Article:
A Dark and Decadent
At The Ogunquit Playhouse
Through August 10
The Ogunquit Playhouse
Directed By BT McNicholl
Reviewed by Bobby Franklin
When you enter the theatre for the production of Cabaret now playing at the Ogunquit Playhouse, the curtain is already up and some of the cast are on stage slinking about and interacting with the audience. You have not only arrived at your seat, you are now in the Kit Kat Club where much of the story unfolds.
I have seen a number of productions of Cabaret over the years, and they keep getting darker and rawer. This is not to say the original was an uplifting story. It is, after all, set in Berlin in the early 1930s at the time the Nazis were gaining power and much was changing. None of it for the better.
The play, with music by John Kander and Fred Ebb, is based on the story I Am A Camera which was included in Christopher Isherwood’s Berlin Diaries. Many musicals, while still very enjoyable, become dated. This is not true with Cabaret. The story set against the backdrop of extremists gaining control of government while using fear and hatred to stir up support is as relevant today as ever. In a time when we are seeing politicians from both sides of the political spectrum spouting hate and instilling fear in people, it makes seeing a work such as Cabaret even more important to serve as a reminder of just how far out of hand this rhetoric can lead. Politicians from both major parties have become comfortable spewing repellent bigotries such as anti Semitism and hatred of immigrants. Class warfare is also on the rise, with people being told there is always someone else to blame for their troubles.
“Even the orchestra is beautiful”
Overall, the Cabaret I saw the other night in Ogunquit was excellent. The 14 piece orchestra led by Bruce Barnes that was onstage throughout the performance lived up to line in the opening number “Even the orchestra is beautiful”.
Randy Harrison as the Emcee puts his own interpretation on the role and was entrancing and disturbing. As the symbol of the decay and sickness that was engulfing the Weimar Republic, he haunted the stage throughout the evening. As soon as he opens with Willkommen, it is clear his will be an incredible performance, and it is.
Randy Harrison deserves high praise for his bravura performance.
Mr. Harrison, joined by a member of the cast dressed as a gorilla in If You Could See Her, has the audience smiling at first, but when he sings the final ugly line of the song it feels like a punch to the stomach. He is also superb on the decadent Two Ladies, as well as Money, and the ominous I Don’t Care Much. Randy Harrison deserves high praise for his bravura performance.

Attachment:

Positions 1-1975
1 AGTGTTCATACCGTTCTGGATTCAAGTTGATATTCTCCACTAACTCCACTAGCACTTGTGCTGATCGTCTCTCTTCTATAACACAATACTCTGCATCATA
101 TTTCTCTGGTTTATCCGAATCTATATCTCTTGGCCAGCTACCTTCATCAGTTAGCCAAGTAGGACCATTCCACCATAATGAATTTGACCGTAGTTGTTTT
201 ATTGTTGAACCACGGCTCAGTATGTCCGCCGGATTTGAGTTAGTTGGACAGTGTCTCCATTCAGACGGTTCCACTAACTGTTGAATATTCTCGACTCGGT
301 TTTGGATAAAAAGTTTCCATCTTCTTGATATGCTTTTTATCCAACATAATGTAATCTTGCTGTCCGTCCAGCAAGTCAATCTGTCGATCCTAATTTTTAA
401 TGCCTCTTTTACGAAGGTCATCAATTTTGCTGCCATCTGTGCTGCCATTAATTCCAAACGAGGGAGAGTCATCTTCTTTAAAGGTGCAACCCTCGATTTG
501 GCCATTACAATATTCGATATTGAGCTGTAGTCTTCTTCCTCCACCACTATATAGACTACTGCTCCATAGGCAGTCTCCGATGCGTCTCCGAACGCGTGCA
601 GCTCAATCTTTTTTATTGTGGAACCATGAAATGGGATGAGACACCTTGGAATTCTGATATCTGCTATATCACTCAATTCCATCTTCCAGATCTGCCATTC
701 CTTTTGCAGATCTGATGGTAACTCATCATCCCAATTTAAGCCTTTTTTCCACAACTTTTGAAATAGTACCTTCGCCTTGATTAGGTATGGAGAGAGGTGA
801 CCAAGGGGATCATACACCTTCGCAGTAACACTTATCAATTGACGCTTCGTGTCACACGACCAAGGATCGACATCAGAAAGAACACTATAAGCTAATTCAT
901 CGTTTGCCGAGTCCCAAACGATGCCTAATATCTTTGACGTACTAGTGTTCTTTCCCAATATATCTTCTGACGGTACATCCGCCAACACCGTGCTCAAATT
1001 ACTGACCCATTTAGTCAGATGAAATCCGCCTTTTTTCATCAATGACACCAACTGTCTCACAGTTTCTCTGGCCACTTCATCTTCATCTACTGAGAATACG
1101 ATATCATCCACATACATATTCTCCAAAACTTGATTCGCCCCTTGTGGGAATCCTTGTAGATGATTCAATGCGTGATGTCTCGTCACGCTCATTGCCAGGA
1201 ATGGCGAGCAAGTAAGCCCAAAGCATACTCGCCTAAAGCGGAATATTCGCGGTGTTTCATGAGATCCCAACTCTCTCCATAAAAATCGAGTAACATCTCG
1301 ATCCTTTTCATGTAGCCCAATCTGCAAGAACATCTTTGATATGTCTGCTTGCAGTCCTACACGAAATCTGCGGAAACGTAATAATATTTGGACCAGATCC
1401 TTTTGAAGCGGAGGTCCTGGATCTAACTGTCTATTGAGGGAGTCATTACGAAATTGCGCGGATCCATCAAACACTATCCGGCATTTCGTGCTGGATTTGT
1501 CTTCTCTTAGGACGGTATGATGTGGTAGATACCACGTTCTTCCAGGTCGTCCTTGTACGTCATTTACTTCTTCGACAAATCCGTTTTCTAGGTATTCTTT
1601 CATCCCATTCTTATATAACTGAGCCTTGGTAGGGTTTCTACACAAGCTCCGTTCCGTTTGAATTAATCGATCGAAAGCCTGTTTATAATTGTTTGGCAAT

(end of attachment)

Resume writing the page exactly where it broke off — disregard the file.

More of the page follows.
The legendary Mariette Hartley plays Fraulein Schneider, the proprietor of a rooming house who is trying to survive amid the rampant inflation of the time. Ms Hartley’s presence on the stage is striking. She does fall just a bit behind on some of her lines, but when she sings What Would You Do? in Act II, she so captures the struggle of choosing between principle and survival that it forces audience members to grapple with that question. By the time she is done, you understand why she has endured as a star for over fifty years.
Broadway veteran John Rubinstein plays Herr Shultz, the owner of a fruit store, who is Jewish and believes the Nazi movement will pass. He is quite taken with Fraulien Schneider. To show his affection he brings her a pineapple and they sing It Couldn’t Please Me More while pineapple lanterns descend from above the stage.
When he proposes marriage to Fraulein Schneider, he sings Married where he explains to the skeptical Schneider “the world can change, it can change like that, due to one little word, married…”. An absolutely amazing performance is given by Katrina Yaukey who sings Married in German from above the stage while standing behind a frame hanging at an angle. Her voice is beautiful and reminiscent of Marlene Dietrich as it carries over the couple while they are dancing. I was very taken with Ms Yaukey’s performance.
Closing out Act I is the rousing and chilling Tomorrow Belongs To Me. What has always fascinated me about this song is how moving it is until you realize what it foretells. It is with songs like this that Kander and Ebb let you know how easy it is to get caught up in the emotion of a political movement. It begins with a promise of hope and revival, but by its conclusion you feel the hate.
I have left the roles of Sally Bowles (Kate Shindle) and Cifford Bradshaw (Billy Harrigan Tighe) for last. While both were adequate, they lacked the emotional synergy to really make the impact that was needed. Ms Shindle, while hitting all the right notes and lines, but was just not convincing. Mr. Tighe also did not seem fully engaged in his role as Cliff. Neither is awful, they just were a bit flat .
Despite this weakness, it is still a solid and emotionally jarring production. It’s a bit different than the usual Ogunquit Playhouse musicals in that it is not a toe tapping musical comedy. However, even with the play’s darkness, the music is beautiful and powerful. Along with fine choreography and its magnificent staging it serves as a reminder that those who do not learn history are doomed to repeat it. The final scene is something you will not forget. It is disturbing and ugly and a reminder of what hate can motivate people to do.
I have seen four previous productions of Cabaret including one with Mariette Hartley in 2003, and the 1987 revival with Joel Grey. I have pointed out some weak points, but this may have been the best I have seen. In fact, I might see it again before it closes. I highly recommend it. Cabaret at the Ogunquit Playhouse should not be missed.